Skip to main content

Ureteroscopy for stone(s)


NOTE: Some of the information provided contains graphic, medical images which individuals may find upsetting

Click here to use our feedback form & send us your comments about this section
of the BAUS website; this will help us to improve it for the benefit of our patients


How is the procedure performed?

Ureteric calculusThis is normally performed under general or spinal anaesthetic. The bladder is examined first and a guidewire inserted into the ureteric opening, past the stone, up to the kidney (pictured right); correct positioning is confirmed by "on-table" X-ray.

A long, rigid or flexible instrument is then passed alongside the guidewire until the stone can be seen. The stone is broken with a laser fibre or ultrasound probe and the fragments extracted with fine forceps or using a special retrieval "basket".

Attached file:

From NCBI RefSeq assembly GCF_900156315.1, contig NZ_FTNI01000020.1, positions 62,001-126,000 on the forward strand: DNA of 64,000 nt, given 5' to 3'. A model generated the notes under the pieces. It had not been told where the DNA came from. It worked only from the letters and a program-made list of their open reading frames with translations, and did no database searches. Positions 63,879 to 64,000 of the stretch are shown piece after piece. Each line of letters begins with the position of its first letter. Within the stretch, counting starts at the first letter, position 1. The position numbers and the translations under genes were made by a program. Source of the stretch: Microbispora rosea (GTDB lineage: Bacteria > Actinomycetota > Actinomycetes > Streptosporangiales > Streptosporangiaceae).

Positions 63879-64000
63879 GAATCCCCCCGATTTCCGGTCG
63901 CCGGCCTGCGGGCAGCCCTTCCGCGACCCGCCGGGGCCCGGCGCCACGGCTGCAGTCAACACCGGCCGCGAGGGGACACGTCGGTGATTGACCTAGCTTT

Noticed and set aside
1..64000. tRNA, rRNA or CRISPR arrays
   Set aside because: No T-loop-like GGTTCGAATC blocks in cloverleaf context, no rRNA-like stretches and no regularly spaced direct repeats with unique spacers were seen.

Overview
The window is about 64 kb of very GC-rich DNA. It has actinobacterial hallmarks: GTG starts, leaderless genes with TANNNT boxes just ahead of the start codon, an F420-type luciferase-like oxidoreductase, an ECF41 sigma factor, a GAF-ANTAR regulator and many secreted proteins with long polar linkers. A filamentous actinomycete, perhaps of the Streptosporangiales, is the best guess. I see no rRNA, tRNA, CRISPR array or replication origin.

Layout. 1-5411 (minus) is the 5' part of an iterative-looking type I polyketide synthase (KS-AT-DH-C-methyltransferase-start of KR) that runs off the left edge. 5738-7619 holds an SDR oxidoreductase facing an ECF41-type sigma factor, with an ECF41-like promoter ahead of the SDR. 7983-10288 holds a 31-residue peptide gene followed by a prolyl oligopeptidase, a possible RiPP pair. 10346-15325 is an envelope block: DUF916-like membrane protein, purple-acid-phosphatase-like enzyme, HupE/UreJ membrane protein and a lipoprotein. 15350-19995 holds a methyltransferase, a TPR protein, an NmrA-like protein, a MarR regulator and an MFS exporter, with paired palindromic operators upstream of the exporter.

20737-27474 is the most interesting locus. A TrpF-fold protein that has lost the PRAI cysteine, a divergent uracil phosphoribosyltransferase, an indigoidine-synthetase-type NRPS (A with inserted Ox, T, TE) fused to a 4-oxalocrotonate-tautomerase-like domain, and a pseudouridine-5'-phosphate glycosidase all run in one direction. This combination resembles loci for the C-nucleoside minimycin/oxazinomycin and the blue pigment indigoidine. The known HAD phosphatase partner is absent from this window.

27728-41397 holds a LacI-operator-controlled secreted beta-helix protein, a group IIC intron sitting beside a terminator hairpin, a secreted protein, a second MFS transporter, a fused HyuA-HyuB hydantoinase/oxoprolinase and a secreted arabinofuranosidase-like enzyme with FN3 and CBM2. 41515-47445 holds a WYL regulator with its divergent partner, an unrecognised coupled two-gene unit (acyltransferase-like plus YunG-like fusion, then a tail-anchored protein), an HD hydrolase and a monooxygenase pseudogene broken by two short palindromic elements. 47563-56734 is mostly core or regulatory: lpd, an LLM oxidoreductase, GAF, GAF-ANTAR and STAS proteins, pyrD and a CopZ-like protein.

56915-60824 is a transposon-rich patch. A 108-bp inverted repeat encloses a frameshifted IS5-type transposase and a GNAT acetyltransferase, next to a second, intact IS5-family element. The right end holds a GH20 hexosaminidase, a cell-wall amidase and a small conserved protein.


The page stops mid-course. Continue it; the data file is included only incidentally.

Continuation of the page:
A ureteric stent may be inserted at the end of the procedure, depending on what has actually been done.

Video - Rigid ureteroscopy for a stone in the ureter

Features of this video (courtesy of Mr Oliver Wiseman)

  • A guidewire (blue at 3 o'clock) inserted past the stone into the kidney
  • The crystalline stone (yellow-brown) in the ureter
  • A laser fibre (blue at 6 o'clock) which fragments the stone